Hundreds of Australians have evacuated their homes due to bushfires amid "unprecedented" weather conditions in the state of Queensland, officials say.
About 40 bushfires are burning across the state following a heatwave, said Queensland Fire and Emergency Services.
The most serious blaze, 450km (280 miles) north of Brisbane, has destroyed at least two homes, damaged four others and prompted evacuation orders.
The conditions have been described as "highly unusual" for this time of year.
The largest bushfire is about 50km long and has burnt through approximately 11,000 hectares in the Deepwater National Park.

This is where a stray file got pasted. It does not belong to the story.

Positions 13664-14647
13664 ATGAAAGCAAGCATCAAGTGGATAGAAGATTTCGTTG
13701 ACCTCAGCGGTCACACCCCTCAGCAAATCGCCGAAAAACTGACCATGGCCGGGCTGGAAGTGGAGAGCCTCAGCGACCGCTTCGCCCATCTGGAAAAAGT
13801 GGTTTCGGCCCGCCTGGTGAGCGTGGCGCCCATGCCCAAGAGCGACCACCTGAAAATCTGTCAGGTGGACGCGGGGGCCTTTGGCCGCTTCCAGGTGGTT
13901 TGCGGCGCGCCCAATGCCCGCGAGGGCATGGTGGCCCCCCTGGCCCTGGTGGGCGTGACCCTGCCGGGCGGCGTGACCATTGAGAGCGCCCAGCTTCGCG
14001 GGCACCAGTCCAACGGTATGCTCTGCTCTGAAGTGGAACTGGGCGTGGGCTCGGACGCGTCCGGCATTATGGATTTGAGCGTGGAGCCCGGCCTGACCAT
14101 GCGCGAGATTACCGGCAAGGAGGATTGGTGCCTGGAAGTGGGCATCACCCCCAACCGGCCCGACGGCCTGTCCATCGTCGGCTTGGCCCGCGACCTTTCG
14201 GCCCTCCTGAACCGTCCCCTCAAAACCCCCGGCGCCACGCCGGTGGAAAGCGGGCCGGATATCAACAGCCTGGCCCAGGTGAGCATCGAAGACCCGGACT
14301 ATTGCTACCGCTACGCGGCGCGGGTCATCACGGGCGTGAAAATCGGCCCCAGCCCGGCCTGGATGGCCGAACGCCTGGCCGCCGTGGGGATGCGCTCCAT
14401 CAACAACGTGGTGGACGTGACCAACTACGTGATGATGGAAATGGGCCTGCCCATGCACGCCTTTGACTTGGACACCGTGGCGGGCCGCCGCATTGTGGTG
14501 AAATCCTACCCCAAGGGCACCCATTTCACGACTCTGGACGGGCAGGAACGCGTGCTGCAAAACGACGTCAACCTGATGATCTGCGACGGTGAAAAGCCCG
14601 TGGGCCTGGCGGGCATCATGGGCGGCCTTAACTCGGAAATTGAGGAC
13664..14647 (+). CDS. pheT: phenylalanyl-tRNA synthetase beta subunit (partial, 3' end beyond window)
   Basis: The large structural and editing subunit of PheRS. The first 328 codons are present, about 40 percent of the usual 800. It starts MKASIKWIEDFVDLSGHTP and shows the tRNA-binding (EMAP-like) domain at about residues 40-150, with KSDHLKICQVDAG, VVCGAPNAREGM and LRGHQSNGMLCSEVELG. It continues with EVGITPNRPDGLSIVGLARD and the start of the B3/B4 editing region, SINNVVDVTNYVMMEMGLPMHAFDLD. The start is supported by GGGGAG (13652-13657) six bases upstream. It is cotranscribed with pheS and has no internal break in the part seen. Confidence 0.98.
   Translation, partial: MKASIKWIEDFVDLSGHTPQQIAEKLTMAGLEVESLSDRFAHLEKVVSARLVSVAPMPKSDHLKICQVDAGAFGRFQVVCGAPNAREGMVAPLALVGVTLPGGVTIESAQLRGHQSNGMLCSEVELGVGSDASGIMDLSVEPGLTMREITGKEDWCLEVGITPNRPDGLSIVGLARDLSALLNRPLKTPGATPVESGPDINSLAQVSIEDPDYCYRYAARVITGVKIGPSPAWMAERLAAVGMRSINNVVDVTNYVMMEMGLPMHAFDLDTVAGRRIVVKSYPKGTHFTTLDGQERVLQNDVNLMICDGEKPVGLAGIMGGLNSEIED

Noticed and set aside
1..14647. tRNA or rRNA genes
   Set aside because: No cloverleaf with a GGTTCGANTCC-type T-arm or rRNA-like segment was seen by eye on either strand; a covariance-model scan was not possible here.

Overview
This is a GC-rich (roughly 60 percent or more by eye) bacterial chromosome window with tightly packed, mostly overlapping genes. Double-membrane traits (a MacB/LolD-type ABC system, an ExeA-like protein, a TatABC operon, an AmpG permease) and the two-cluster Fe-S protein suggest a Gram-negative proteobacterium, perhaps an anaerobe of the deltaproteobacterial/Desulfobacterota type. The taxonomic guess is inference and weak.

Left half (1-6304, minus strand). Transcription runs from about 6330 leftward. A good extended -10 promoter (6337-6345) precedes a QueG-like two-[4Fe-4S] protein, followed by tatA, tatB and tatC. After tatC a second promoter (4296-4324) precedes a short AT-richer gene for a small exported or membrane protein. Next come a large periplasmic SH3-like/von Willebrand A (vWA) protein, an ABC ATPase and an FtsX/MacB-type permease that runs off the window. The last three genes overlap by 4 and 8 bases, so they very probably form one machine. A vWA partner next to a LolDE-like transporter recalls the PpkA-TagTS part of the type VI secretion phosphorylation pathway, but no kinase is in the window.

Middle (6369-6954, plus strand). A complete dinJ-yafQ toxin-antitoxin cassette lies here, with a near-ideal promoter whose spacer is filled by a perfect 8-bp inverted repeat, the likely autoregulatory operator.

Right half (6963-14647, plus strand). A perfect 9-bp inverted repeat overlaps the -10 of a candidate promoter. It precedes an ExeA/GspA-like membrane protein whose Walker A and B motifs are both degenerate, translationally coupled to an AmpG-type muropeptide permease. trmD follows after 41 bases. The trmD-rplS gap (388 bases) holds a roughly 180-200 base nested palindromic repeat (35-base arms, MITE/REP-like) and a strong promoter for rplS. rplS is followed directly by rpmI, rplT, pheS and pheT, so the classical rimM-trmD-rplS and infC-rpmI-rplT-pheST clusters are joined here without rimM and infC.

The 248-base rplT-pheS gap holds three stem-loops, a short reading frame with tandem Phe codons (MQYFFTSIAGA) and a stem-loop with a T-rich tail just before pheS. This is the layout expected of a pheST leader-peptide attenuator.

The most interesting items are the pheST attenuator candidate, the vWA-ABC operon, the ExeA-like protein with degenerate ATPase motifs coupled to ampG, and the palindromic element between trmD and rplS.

It began on Saturday and is expected to remain a threat in coming days. Most of the other bushfires are being contained, authorities said.
Unlike in Australia's drier south, intense fire conditions are unusual in Queensland in late November because it is the wet season.
However strong winds, drier than average conditions and a recent heatwave had led to fires across the state, QFES Commissioner Katarina Carroll said on Monday.
"In this part of the world we have not experienced these conditions before," she said. "It is unprecedented."
The region is forecast to experience further strong winds and hot temperatures this week.
Bushfires also damaged neighbouring New South Wales last week. Both states are currently in the grip of drought.
No single factor is to blame for extreme weather but climate change is bringing more frequent and severe events, experts say.